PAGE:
We Must, We Must, We Must Reduce Our Maternal Fall Rate: Strategies Implemented


Poster Presentation

Purpose for the Program

When the annual rate of mothers who fell in a level III hospital reached 26 in 2009, a multidisciplinary team convened to identify causative factors that led to the increase. The team focused on physiologic changes during pregnancy that are known to increase risk of falling. Pregnant patients have an increased risk of accidental fall, unanticipated physiologic falls, and anticipated physiologic falls. The goal of the team was to develop a program that would reduce the number of falls and implement strategies to decrease the rate of falls taken by mothers at the hospital by 50%.

Proposed Change

The implementation of a program to reduce falls provided an opportunity to comply with the Joint Commission patient safety goal to reduce falls. Lack of awareness that obstetric patients are at an increased risk of falls prompted the implementation of a risk assessment tool and a mobility assessment before ambulation after delivery.

Implementation, Outcomes, and Evaluation

Our current care delivery process was reviewed and several opportunities for improving patient care were identified by using a fishbone diagram. The implementation of a fall-risk assessment on admission, upon transfer to the postpartum unit, and every 24 hours helped to identify those patients at an increased risk of falling. A mobility assessment and Egress test before ambulation was also implementation to identify patients at a greater risk of falling when ambulating for the first time after delivery. When the mobility assessment identified patients not ready to ambulate, alternative nursing interventions were instituted. Staff education included learning the Morse fall scale, performing the mobility assessment and Egress Test, use of gait belts, documentation of care, and injury prevention.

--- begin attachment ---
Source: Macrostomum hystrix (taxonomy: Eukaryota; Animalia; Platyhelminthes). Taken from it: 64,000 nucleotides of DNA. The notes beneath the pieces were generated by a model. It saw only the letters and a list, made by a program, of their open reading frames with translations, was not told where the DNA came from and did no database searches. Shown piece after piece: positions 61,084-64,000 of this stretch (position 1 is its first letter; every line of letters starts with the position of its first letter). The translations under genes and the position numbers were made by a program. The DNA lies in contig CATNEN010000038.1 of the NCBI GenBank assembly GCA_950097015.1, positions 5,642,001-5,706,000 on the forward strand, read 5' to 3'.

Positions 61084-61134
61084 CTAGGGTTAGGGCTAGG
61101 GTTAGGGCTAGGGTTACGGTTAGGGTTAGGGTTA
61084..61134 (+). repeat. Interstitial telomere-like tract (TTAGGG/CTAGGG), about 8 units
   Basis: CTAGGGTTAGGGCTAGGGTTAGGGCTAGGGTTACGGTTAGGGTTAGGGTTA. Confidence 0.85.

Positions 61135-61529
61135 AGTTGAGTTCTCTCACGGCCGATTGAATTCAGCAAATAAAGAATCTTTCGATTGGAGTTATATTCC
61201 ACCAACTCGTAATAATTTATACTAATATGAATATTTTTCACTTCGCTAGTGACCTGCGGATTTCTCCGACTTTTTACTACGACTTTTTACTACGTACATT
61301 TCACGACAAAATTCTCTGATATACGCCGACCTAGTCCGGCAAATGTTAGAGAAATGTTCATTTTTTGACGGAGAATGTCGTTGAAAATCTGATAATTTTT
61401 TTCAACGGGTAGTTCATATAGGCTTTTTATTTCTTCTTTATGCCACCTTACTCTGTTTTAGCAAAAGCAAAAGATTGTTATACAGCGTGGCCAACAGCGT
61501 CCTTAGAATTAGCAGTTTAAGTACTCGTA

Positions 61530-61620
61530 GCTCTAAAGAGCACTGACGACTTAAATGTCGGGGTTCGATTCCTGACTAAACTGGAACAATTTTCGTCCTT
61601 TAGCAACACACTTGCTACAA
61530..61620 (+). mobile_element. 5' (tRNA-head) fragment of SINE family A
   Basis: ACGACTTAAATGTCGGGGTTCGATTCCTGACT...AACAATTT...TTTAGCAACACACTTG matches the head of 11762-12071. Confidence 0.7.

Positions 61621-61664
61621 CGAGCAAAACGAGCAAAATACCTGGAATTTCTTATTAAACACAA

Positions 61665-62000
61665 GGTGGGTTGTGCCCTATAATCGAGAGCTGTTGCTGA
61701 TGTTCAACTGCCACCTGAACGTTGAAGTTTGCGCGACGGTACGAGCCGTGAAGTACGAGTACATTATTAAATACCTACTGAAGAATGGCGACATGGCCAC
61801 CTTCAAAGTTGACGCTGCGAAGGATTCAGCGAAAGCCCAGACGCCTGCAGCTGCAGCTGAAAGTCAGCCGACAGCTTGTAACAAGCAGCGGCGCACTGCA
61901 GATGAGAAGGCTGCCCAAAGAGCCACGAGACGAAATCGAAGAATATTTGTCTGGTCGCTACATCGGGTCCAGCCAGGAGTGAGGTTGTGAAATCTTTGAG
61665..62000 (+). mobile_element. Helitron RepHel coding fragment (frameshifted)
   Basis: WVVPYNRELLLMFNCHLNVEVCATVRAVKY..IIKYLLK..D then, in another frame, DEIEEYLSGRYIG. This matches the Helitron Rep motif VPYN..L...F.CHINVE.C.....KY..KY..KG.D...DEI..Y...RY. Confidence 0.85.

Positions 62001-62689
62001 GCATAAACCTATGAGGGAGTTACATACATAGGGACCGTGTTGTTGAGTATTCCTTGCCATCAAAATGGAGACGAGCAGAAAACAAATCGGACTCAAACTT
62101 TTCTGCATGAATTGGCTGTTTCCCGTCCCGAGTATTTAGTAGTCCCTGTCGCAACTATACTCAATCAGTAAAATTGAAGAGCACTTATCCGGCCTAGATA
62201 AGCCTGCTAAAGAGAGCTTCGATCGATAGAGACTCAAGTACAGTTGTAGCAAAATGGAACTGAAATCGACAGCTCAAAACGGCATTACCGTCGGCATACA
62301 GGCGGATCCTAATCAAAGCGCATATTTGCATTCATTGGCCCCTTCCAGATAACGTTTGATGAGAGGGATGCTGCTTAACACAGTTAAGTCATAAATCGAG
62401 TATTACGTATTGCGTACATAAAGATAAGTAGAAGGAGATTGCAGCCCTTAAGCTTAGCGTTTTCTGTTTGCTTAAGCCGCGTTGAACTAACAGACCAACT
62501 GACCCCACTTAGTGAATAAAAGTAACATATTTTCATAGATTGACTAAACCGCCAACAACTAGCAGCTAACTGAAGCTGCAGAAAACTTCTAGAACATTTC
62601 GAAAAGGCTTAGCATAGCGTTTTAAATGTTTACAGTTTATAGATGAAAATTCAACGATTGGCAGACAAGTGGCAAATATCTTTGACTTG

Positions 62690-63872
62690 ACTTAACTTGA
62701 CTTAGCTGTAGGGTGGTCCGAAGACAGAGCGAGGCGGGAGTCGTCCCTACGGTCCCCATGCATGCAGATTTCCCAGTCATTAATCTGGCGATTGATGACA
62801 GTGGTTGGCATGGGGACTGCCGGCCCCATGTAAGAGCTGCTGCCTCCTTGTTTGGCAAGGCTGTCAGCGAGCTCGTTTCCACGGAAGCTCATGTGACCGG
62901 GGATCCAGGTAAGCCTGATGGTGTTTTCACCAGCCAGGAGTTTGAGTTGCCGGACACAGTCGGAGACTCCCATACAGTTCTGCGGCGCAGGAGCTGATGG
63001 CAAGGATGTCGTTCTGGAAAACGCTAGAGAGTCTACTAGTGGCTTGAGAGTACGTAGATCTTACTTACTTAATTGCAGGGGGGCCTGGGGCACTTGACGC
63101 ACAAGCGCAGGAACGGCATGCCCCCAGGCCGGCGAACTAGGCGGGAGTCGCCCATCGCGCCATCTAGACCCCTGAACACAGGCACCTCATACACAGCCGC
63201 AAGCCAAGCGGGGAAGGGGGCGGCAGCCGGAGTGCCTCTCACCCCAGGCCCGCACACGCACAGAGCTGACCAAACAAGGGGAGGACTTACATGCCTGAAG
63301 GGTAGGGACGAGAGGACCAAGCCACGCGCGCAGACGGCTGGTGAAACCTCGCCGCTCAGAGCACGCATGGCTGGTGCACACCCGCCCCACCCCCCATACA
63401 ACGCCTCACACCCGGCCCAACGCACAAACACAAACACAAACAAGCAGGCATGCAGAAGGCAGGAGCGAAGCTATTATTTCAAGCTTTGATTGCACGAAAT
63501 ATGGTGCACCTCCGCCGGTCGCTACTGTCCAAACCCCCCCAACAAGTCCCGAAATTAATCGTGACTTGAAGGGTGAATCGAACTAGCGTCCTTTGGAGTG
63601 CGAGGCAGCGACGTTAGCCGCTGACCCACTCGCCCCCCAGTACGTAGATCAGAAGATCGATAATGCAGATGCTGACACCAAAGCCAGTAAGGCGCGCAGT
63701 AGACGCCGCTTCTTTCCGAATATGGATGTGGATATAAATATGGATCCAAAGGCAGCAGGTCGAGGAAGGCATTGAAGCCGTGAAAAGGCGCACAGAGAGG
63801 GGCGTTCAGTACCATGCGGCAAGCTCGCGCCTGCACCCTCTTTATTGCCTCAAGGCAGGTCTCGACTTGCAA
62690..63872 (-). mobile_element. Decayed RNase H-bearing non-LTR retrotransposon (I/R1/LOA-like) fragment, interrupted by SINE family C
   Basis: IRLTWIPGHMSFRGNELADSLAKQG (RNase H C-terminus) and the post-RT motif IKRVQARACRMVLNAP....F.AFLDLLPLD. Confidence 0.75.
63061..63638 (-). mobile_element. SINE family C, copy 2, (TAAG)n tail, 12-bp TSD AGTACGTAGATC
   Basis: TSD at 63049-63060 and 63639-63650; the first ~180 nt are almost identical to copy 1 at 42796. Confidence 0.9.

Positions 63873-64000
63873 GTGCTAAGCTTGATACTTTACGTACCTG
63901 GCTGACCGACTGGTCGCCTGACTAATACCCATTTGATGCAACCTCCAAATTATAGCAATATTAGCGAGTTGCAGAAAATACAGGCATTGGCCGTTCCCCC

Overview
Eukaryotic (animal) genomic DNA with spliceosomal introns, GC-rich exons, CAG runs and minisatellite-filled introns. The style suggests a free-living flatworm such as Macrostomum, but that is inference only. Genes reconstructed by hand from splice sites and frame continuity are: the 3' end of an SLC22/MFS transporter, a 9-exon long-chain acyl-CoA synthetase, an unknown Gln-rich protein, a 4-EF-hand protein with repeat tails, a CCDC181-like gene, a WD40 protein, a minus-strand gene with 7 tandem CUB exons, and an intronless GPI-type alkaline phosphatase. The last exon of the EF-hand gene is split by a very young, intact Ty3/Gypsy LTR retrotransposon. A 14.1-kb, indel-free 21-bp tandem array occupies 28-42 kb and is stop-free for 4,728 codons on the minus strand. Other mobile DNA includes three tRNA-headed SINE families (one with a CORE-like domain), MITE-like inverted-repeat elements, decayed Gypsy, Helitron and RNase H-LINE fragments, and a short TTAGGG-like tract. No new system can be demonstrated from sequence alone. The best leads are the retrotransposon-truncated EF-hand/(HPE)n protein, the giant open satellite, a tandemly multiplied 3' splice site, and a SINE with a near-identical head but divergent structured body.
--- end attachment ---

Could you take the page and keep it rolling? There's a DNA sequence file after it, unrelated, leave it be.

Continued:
The interventions were implemented in 2010. In 2011, the annual number of maternal falls dropped from 26 to 18. For 2012 YTD, we have had five documented falls. We have continued to monitor the rates of maternal falls and hope to accomplish a new goal of zero falls over the next 6 months.

Implications for Nursing Practice

The implementation of such a practice change is a slow process. Continued monitoring and re-education help to reinforce the need for change to improve patient outcomes. Making sure that equipment needed by staff is readily available greatly improves compliance of a practice change. Engaging staff to monitor compliance provides staff an opportunity to continue making improvements in the care delivery process.